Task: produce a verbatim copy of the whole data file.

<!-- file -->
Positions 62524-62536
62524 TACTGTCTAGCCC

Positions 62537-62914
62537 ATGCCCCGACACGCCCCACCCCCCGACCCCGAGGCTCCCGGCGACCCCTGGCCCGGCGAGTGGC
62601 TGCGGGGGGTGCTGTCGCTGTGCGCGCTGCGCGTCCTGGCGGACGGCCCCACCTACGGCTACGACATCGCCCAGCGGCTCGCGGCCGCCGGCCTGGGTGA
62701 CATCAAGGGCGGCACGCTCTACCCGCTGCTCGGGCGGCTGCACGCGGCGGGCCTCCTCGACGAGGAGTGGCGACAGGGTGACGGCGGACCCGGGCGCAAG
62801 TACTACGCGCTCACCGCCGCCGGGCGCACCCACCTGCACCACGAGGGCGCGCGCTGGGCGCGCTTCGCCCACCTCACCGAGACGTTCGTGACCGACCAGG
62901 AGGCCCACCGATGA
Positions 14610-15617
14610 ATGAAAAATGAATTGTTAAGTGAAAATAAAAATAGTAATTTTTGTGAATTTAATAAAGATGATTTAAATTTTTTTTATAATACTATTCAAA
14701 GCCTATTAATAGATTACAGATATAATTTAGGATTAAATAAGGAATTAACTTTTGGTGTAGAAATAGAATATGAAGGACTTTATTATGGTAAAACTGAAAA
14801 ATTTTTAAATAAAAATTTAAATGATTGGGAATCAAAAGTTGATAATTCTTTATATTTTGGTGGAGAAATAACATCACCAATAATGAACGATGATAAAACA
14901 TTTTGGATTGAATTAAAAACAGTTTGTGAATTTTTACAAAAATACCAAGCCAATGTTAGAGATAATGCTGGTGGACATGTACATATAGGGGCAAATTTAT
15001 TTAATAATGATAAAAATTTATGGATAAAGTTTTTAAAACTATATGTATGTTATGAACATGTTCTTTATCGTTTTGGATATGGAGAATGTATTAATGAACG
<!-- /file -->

Positions 62524-62536
62524 TACTGTCTAGCCC

Positions 62537-62914
62537 ATGCCCCGACACGCCCCACCCCCCGACCCCGAGGCTCCCGGCGACCCCTGGCCCGGCGAGTGGC
62601 TGCGGGGGGTGCTGTCGCTGTGCGCGCTGCGCGTCCTGGCGGACGGCCCCACCTACGGCTACGACATCGCCCAGCGGCTCGCGGCCGCCGGCCTGGGTGA
62701 CATCAAGGGCGGCACGCTCTACCCGCTGCTCGGGCGGCTGCACGCGGCGGGCCTCCTCGACGAGGAGTGGCGACAGGGTGACGGCGGACCCGGGCGCAAG
62801 TACTACGCGCTCACCGCCGCCGGGCGCACCCACCTGCACCACGAGGGCGCGCGCTGGGCGCGCTTCGCCCACCTCACCGAGACGTTCGTGACCGACCAGG
62901 AGGCCCACCGATGA
Positions 14610-15617
14610 ATGAAAAATGAATTGTTAAGTGAAAATAAAAATAGTAATTTTTGTGAATTTAATAAAGATGATTTAAATTTTTTTTATAATACTATTCAAA
14701 GCCTATTAATAGATTACAGATATAATTTAGGATTAAATAAGGAATTAACTTTTGGTGTAGAAATAGAATATGAAGGACTTTATTATGGTAAAACTGAAAA
14801 ATTTTTAAATAAAAATTTAAATGATTGGGAATCAAAAGTTGATAATTCTTTATATTTTGGTGGAGAAATAACATCACCAATAATGAACGATGATAAAACA
14901 TTTTGGATTGAATTAAAAACAGTTTGTGAATTTTTACAAAAATACCAAGCCAATGTTAGAGATAATGCTGGTGGACATGTACATATAGGGGCAAATTTAT
15001 TTAATAATGATAAAAATTTATGGATAAAGTTTTTAAAACTATATGTATGTTATGAACATGTTCTTTATCGTTTTGGATATGGAGAATGTATTAATGAACG